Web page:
We have several manger scenes we bring out every year but this impromptu creation is the one I'll treasure most.

Merry Christmas to you!

24 December 2010

Choirs of angels, etc.

The children's Christmas program at our church took place a couple weeks ago.

Clara went as an angel. (Like any good angel she's reading her Bible in her down time.)


She was not an angel you have heard on high, though. She kept quiet throughout her Sunday school class's "Away in a Manger."



Here's a video of Lily and Soren's class singing. We go to an Anglican church, and there are lots of Christmas songs we don't know, or songs we think we know but then set to a different melody. So this may be a beloved English Christmas song, but it was new to our family.

video

Soren's down in front on the left, and Lily's playing the maraca on the right.

Merry Christmas!

23 December 2010

Annual Sinterklaas & Zwarte Piet Distress

video

St. Nicholas/Sinterklaas day was December 6, and Matthew's office hosted its annual celebration a week earlier. Zwarte Piet seemed nicer this year, with the high fives and candy throwing. They served pizza and mini hamburgers and pannekoeken and hot chocolate and frites. We formed St. Nicholas figures out of colored marzipan. And the kids got a gift from St. Nicholas.

(I'm posting this despite my embarrassment at the awkward grunty half-laugh noises I make while recording our kids sitting on St. Nicholas's lap. )

18 December 2010

Chestnut soup

I thought I'd write about an interesting Belgian dish the kids and I made: chestnut soup.


Then I flipped through a recent Cooking Light and saw a recipe for it!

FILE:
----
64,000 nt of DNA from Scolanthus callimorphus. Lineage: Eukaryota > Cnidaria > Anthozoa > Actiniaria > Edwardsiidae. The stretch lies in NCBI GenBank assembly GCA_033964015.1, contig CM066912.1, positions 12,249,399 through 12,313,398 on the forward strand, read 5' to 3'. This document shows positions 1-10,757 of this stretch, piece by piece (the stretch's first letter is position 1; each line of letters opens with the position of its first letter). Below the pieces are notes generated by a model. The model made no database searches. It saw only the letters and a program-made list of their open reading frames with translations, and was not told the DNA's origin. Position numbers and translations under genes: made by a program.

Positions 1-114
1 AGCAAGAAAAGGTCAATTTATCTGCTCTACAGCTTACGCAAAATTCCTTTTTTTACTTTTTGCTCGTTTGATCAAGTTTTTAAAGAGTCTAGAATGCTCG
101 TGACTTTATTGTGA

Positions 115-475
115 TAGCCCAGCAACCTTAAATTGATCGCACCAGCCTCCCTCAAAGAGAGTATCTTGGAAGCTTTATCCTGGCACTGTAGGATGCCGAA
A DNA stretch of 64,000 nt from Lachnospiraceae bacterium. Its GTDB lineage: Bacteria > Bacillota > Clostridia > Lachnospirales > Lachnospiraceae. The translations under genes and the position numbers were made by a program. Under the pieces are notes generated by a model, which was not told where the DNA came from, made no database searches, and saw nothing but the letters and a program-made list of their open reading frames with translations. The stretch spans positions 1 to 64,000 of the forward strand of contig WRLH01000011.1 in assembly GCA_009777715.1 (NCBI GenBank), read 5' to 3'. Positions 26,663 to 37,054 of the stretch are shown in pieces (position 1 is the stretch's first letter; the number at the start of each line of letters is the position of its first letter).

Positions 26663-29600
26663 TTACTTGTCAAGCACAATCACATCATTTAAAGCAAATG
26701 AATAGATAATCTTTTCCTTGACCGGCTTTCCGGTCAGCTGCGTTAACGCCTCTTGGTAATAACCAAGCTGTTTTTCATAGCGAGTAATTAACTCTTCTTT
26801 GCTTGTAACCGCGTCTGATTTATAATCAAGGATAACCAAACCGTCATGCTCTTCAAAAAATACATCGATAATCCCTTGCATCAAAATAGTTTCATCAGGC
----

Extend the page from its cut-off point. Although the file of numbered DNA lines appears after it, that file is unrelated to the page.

So, slightly less exotic, but still quite delicious.

Can you buy jarred (soft) whole chestnuts in the U.S.?


Can you buy chestnut puree?



If so, you should try a chestnut soup. This one has diced potatoes, onions, and celery, and lots of sage. It's very fallish and reminiscent of stuffing (mmm, did I mention sage?). You've got two more days of autumn: find a recipe and get to it!

08 December 2010

One lovely fruit

I am honored to present to you what may be my favorite food discovery of our time in Belgium: the Doyenne pear.


The smell of them alone is magical: like roses. They have pleasant, yielding skin and smooth, creamy flesh.

And they are huge!



They are not leathery, too easily bruised, or boring, as some pears can be.

Beer isn't my thing (I enjoy a Hoegaarden now and then, but that's pretty easy to come by in the U.S.); I love chocolate but you can find delicious versions of that in America, too. But these pears make me want to smuggle a tree and plant an orchard.

06 December 2010

One more from our tree spree

Snow, snow, SNOW!



SNOW! We felt like we were back in Minnesota this past week with lots of snow -- enough to make big snowballs, encourage snow pants wearing, and disrupt driving. It was only a few inches, but lots for Belgium, and delightful to these three Minnesotans-at-heart.

We sang this song a lot, or at least the three lines we can remember. And we bought our Christmas tree!